In today’s world, with jam packed work profiles which often don’t match with the school holiday schedules, planning a quality vacation with family has indeed become a mind boggling task. After a lot of deliberation, somehow, we managed to take off 4 days and deciding to make the best of it, we homed onto our very own Paradise on Earth, the Vale of Kashmir…!!! So especially for those who don’t have that kind of time to spare, here’s presenting our rendezvous with Paradise, albeit a short and sweet one, (smartly planned with a Sunday thrown towards the end). With the blistering heat in the plains, the timing was perfect in the first half of April, coinciding beautifully with the ongoing Tulip Festival.
Stay in houseboat at Nagin lake
Day 1: We reached Srinagar early in the morning. While landing, the mesmerising view of the beautiful snow clad mountains lit up by the orange glow of the rising sun greeted us, this sight is something you won’t forget and little wonder that even our 7 year old was wide awake so early in the morning. We booked into a houseboat instead of a hotel and didn’t regret it. With beautifully carved interiors, made out of Walnut wood, in typical Kashmiri fashion, the houseboat is an artistic delight, a mini hotel, floating on water. A typical double bed would cost anywhere between Rs 3000-6000 depending on the location and type of boat…(they too have grades). We had opted for a house boat in Nagin lake (which is cheaper than Dal Lake but offers similar facilities). Having grabbed a quick bite, we ventured out for a Shikara ride in Dal Lake. There were water sports as well (a bit crude form of it though…but we still did it anyway).
Towards one corner of the lake was the floating market, basically houseboats converted into shops. You may enjoy window shopping here but my suggestion is not to buy anything as they quote prices almost 4 times you get elsewhere in Srinagar. Surrounded by mystical mountains on one side, the Shikara ride was indeed a pleasant experience. Don’t miss the famous ‘Char Chinar’, a cluster of 4 Chinar trees atop a small island.
Indira Gandhi Memorial Tulip Garden
After a blissful “aquatic” experience, off we headed towards the “Indira Gandhi Memorial Tulip Garden”. Tickets were quite reasonable for the delight it had to offer (Rs 50/- for adults and Rs 20/- for children). The timing of our visit coincided perfectly with the Tulip Festival which is held only once a year and lasts for about 15 days to coincide with the level of bloom of the Tulips. Outside the entrance is a board which displays the level of bloom as a percentage, anything above 50% is good enough.
When we entered, we were in for a delightful surprise. The sight was simply mind blowing to say the least, never before had we seen such a myriad of colours arranged in perfect unison, a sea of endless colours intermingling with the majestic mountains in the backdrop. Adding to the flavour is the multititude of events being organised from Handicrafts exhibitions to cultural evenings, all in all a perfect synergy of the natural and cultural heritage of Kashmir, a must see.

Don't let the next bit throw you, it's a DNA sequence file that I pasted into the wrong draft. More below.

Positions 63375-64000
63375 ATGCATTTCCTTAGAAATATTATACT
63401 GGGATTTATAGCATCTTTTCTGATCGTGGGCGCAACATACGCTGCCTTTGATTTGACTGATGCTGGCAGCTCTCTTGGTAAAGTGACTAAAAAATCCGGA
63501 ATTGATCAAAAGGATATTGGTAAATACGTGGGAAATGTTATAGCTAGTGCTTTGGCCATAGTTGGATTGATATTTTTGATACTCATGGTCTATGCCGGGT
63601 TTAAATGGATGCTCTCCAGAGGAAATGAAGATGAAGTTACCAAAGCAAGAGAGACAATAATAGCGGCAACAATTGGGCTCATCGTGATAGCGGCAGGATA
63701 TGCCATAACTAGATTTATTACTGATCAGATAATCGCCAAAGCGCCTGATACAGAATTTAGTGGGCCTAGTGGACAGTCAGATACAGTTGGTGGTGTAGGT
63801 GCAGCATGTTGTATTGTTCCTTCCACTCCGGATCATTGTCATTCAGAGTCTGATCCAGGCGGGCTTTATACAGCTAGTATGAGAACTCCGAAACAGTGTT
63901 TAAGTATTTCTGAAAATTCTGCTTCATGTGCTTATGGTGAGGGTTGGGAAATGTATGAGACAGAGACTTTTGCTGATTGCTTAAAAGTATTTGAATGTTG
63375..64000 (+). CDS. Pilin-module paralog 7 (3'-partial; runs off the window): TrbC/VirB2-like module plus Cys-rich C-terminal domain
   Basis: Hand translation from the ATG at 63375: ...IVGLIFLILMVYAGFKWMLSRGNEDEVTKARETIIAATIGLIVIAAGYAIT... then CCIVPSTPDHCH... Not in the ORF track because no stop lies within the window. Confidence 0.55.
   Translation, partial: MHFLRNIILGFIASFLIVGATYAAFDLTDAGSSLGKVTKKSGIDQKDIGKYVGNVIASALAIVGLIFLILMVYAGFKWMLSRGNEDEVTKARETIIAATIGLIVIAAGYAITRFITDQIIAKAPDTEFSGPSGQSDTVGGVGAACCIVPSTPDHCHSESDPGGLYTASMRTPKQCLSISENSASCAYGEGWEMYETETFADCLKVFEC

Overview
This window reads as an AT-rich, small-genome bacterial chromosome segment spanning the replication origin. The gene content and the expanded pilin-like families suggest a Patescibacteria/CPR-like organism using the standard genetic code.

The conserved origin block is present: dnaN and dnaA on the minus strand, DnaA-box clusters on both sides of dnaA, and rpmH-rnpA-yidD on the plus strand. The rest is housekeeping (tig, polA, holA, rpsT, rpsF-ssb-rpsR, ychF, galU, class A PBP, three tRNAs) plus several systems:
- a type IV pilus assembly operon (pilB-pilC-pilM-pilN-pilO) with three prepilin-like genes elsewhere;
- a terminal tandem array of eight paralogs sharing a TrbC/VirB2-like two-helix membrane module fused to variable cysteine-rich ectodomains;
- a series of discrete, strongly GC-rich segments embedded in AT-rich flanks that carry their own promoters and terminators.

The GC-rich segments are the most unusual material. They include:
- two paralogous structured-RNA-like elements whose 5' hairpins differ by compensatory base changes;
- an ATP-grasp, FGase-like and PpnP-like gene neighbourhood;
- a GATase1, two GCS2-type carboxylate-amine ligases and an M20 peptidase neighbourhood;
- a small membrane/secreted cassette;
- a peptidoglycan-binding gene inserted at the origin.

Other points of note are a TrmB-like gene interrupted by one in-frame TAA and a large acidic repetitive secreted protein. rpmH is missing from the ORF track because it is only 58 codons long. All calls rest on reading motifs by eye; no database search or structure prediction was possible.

Having savoured the magnificence of the Tulips, we still had a little more traveller’s appetite left.. Off we headed towards what ladies the world over simply love and men simply detest – the market place. Srinagar city market offers lot of variety for both the elite and the hardcore shoppers, a.k.a the true bargainers !!! Be sure to bargain like crazy and don’t be surprised the way the prices drop rock bottom from the initial quote.
Things not to miss are the Kashmiri Shawls and Jhumkas which you may get as less as Rs 150/- (the initial quote may be as much as Rs 500-1000). If you are interested in buying authentic Saffron and dryfruits, you may get cheap stuff in a number of shops, but be careful of adulteration. To be safe, for the best stuff, visit Amin-Bin-Khalik (check out their website abk.co.in), a nice looking shop on Residency road, the stuff will be a tad bit expensive but 100% genuine and of excellent quality.
The day had taken a toll on us and the tummies had started rumbling. Ahdoos Restaurant on Residency road is an excellent place to dine in. We enjoyed the famous Haaq Ka Saag alongwith Nadru Yakhni (a Kashmiri delicacy made from Lotus Stem and Yoghurt), wrapping up our meal with delicious Phirni served in typical Kashmiri style.
Tired, we finally retired to our house boat for a blissful sleep.
Skiing and adventure fun in Gulmarg
Day 2: Excited after our first day, the traveller’s appetite was rumbling for more. Today’s itinerary included a trip to Gulmarg followed by a visit to the Kheer Bhawani Temple in Ganderbal. By about 7.30, we are all set and set course for Gulmarg. Enroute we stopped at Tangmarg, where we were equipped with the usual Gumboots, gloves etc (it’s an unofficial compulsory stop where the locals will fill you up with stories of how vital it is to wear the gloves, jackets and sunglasses…the works…but…be sure to keep your best bargaining skills handy here as well). Well clad, we reached Gulmarg at around 9.30. We had booked our tickets online for the Gulmarg Gondola, the second highest cable car system in the world (visit gulmarggondola.com). The Gondola journey is in two phases with ticket costs separate for both (Rs 700/- for stage I and Rs 900/- for stage II, total Rs 1600/- two-way ticket per person).